As the Three Kinsmen crew debated on how best to plant their first crop, they decided upon two different row spacings, to see which would provide the best plant for oil harvesting.

“On CBD hemp, you’re dealing with row spacing and the population,” Brannt explained. “On an acre of hemp, four foot (row spacing) is about 2,700 plants. Six-by-four was about 1,800 plants per acre.

“If you were planting corn, you’d get anywhere from 30,000-60,000 plants in that same acre.”

Not only does the crop take up a lot of room in the field, but it’s a finicky seed — small, like a grain of wheat — and expensive.

Mandie estimated that they invested nearly $30,000 in the hemp seeds alone for their first crop. That doesn’t include the Monosem vacuum planter they custom-ordered to be built to exact specifications for industrial hemp seed planting.

The custom planter, Brannt explained, ensures that the tiny hemp seeds are planted in the correct amount per hole, with minimal waste being dropped.

But there’s more

Growing industrial hemp for CBD oil production is a delicate process, to say the least.

Pesticides will kill the plants entirely, meaning the Loroffs had to request their neighbors not crop dust too near the hemp acreage. Using machinery to combat weeds can also damage the oil pods, which means they can only manage weeds the old-fashioned way — a hoe and a lot of hot hours under the sun.

And since they can’t use machinery to weed, they can’t use it to harvest, either.

In October, when the plants are fully developed, they’ll be hosting a harvest party: 15 family members and friends — all pre-approved by the Kansas Bureau of Investigations through background checks — harvesting hemp plants by hand for about five days or more, Brannt estimated.

That’s only if the crop isn’t hot, though: The KDA will test the plants for their THC levels prior to harvest, and if they exceed the .3 percent tetrahydrocannabinol (THC) limit, the entire crop will be destroyed.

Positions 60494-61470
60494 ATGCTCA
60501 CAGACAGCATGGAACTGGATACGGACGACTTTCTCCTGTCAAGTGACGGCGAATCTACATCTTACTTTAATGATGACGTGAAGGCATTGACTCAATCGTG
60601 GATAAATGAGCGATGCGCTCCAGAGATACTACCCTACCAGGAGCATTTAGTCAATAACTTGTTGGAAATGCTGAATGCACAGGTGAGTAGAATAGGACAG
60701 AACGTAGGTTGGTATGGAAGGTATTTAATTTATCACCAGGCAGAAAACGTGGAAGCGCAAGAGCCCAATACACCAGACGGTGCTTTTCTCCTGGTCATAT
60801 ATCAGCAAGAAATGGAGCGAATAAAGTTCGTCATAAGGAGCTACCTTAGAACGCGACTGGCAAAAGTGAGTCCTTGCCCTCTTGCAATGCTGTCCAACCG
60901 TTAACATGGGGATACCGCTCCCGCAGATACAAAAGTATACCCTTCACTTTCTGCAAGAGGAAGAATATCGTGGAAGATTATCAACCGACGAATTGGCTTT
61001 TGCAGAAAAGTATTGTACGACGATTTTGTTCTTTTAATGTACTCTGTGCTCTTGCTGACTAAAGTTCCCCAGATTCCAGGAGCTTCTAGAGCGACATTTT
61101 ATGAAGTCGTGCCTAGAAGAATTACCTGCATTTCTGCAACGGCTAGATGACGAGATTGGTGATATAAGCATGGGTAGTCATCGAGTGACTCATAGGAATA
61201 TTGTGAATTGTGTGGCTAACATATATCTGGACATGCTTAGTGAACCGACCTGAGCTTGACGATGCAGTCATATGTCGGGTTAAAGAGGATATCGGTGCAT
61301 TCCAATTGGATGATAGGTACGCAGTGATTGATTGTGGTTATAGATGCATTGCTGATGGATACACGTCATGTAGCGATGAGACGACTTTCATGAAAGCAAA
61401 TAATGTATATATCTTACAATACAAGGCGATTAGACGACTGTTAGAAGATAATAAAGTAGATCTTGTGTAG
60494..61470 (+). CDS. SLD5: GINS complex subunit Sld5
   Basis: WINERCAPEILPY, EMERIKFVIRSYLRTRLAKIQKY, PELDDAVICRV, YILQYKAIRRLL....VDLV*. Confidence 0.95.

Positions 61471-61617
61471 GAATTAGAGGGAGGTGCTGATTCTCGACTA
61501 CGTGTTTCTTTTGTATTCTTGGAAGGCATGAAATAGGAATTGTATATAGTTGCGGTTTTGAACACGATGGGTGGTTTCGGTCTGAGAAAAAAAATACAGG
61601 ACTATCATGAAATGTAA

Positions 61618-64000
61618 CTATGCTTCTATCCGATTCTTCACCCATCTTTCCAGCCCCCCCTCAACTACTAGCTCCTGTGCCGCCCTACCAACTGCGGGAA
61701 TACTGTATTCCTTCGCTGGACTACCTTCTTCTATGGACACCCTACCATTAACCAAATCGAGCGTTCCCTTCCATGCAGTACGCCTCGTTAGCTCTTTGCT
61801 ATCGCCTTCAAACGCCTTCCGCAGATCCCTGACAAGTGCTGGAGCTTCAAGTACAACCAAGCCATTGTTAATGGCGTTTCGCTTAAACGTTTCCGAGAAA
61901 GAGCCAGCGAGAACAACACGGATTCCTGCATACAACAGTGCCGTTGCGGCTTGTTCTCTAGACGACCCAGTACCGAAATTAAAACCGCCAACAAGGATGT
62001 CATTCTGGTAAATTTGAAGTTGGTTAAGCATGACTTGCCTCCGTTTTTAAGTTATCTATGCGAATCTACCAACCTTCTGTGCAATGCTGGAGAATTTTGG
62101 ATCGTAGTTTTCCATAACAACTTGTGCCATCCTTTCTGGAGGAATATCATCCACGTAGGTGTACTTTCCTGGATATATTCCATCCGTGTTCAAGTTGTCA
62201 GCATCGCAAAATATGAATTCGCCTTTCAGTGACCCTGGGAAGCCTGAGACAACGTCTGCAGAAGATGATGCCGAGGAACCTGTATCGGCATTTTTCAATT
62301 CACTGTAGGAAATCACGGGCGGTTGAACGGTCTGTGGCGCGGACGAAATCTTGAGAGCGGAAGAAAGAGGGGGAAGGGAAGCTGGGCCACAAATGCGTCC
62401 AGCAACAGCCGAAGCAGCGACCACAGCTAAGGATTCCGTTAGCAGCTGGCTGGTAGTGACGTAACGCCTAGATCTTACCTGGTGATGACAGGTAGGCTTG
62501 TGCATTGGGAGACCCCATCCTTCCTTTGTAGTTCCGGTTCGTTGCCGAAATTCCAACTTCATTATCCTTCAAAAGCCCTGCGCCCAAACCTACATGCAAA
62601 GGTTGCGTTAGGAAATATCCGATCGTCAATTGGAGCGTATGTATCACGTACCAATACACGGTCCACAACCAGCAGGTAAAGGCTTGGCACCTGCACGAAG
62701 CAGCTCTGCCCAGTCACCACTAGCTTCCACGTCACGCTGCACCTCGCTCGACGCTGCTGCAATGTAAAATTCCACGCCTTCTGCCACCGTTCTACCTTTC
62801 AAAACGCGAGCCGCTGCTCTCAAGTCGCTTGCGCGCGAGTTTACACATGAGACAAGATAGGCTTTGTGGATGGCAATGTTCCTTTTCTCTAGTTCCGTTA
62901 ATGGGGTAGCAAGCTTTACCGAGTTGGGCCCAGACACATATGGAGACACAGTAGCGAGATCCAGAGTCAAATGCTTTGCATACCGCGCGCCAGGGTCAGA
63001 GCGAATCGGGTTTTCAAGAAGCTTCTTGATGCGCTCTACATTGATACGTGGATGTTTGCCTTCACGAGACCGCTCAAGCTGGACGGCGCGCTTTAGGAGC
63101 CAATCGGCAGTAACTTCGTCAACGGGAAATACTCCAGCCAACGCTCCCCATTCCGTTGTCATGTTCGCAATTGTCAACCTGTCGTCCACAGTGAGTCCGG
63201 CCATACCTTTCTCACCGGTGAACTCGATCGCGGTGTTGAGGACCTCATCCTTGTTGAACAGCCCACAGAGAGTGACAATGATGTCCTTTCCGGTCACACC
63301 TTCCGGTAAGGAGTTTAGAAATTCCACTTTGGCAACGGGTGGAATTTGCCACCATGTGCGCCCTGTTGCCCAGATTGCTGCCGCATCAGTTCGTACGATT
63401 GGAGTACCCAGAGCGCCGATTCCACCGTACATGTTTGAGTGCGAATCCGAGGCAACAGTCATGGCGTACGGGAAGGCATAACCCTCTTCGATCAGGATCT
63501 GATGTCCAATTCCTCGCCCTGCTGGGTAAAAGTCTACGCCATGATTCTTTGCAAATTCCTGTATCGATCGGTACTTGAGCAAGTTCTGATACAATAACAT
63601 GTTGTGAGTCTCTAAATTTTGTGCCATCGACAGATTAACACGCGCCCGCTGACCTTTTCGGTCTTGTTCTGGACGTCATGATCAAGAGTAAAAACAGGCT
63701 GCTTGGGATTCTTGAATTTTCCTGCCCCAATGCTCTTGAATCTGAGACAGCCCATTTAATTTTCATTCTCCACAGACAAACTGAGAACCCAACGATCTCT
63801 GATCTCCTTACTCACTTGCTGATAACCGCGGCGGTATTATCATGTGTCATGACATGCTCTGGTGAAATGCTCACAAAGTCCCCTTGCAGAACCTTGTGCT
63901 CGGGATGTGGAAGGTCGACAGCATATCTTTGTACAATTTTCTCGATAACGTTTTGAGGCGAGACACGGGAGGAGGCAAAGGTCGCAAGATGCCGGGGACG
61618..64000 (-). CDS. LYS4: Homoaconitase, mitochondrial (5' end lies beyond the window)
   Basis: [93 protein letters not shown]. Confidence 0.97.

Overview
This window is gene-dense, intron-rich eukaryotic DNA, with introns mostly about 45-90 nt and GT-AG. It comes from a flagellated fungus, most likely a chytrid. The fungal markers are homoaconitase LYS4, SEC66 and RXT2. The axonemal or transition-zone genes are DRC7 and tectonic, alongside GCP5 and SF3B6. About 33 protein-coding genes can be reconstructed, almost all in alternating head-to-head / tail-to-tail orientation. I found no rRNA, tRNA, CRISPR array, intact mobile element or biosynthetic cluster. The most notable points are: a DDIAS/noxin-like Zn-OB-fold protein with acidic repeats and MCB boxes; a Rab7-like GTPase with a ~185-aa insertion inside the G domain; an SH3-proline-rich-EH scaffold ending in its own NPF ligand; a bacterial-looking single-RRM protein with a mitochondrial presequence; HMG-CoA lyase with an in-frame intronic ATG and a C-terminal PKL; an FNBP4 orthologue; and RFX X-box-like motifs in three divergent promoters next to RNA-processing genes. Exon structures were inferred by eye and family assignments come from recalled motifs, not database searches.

It also depends on whether the all-female crop required for CBD oil production is compromised by a rogue male plant that they don’t remove in time — if the crop pollinates, the plants go to seed and lose their oil pockets.

As if that’s not enough, industrial hemp is also hermaphroditic. If just one hemp plant gets stressed, it will turn into a pollinating male and potentially ruin the entire crop.

Between the weeding, watering, and watching for distressed plants, the Loroffs will be spending a good deal of time walking their rows this summer and autumn.

“It’s labor-intensive,” Brannt said with an honest laugh.

Paving the way

The complications of growing an industrial hemp crop didn’t deter the Loroff siblings. The thought of a lost crop didn’t give them hesitation. The fact that there’s really no crop insurance or federal subsidization for industrial hemp didn’t stop them, either. They were “in it to win it” — Garrett drove their finalized research proposal to Manhattan to submit it in person on Feb. 26, and it was unanimously approved as one of the best proposals the committee had read.

On June 14, when they received the new Monosem vacuum planter, they didn’t waste another minute — their cherry wine industrial hemp seed went in the ground that day, 6.25 acres total.

They had hemp plants popping early, within five days after planting, and the tiny plants are currently flourishing under the Kansas sun and rain. Hopes are high and excitement is growing.

“Industrial hemp is such an amazingly diverse crop as a whole,” Mandie said. “Textiles, flour, oil, bedding — the list is extensive. … The industry is discovering new possibilities for this plant every day.

“Since industrial hemp is a fledgling industry, if you want to be a contender, you must get in on the action when (you can be) first, or play catch-up when everyone else is already succeeding. We are getting in on the ground level.”

Katy Moore can be reached at